own unique set of priorities that speak to the needs of the community.
The Centers are modeled after the One Planet Living concept developed in the UK
(www.bioregional.com/oneplanetliving/) and the knowledge of local communities
participating. Heschel's role has been to develop a set of modular tools that help
translate ideas into action, according to community needs, engaging local skills and
heritage. LSCs run such programs as:
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Open House Days where families host
and showcase sustainable practices
Sustainable Neighborhoods - with
a Handbook and guidelines for
neighborhood led initiatives on the
ground.
The LSC Network offers the various
Centers a platform to pool resources
and know - how to help leverage projects
in each town. Ultra-Orthodox Jews,
Bedouin Arabs, Ethiopian Immigrants,
Mizrahim are the various populations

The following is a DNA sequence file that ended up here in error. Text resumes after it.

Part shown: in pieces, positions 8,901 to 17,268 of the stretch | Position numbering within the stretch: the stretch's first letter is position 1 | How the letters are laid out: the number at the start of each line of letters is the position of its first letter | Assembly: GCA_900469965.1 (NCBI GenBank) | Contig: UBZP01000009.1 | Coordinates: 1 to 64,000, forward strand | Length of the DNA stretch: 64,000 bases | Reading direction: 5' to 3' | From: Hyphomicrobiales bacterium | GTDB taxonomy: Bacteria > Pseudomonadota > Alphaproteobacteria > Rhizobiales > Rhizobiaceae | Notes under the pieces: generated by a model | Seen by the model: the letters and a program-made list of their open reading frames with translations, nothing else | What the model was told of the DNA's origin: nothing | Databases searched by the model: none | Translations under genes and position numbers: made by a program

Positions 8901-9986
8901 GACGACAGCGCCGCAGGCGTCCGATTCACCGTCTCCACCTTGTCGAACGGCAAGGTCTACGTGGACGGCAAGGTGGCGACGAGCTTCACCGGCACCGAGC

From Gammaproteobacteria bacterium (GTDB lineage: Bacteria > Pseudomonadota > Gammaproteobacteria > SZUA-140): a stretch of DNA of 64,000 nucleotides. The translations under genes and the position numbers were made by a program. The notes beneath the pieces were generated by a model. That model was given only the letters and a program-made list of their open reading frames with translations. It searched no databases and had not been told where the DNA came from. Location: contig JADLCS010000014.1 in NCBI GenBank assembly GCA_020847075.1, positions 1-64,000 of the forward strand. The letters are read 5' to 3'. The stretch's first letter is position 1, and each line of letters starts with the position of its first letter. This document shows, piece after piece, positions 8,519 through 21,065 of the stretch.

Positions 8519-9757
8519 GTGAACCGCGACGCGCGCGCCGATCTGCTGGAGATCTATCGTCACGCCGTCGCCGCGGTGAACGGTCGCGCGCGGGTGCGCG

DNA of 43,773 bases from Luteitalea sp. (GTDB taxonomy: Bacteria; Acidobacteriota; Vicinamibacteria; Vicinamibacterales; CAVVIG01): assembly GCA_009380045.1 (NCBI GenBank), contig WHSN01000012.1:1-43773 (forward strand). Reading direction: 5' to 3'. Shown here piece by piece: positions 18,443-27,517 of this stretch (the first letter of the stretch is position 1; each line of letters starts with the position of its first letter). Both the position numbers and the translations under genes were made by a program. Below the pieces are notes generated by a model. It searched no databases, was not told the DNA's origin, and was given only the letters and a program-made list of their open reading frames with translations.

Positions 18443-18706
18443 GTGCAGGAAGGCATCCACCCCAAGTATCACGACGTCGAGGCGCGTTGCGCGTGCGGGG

served. They make for a very diverse
Ghilo Sustainability Center
and lively pluralistic cross section
of Israel, most of whom have till now little access to sustainability concepts and
practices. With amazing results:
Esther can boast many accomplishments that she has effected in Netivot - the
ultra-orthodox community there has gone from 0 to 100% participation in the
local recycling and waste disposal program. As a result of a Food and Health
campaign nutrition habits are changing. She is proud that every school in Netivot
K-12, with the support of the municipality, is now engaged in sustainability
education. Esther summarizes: "The terminology and concepts help to create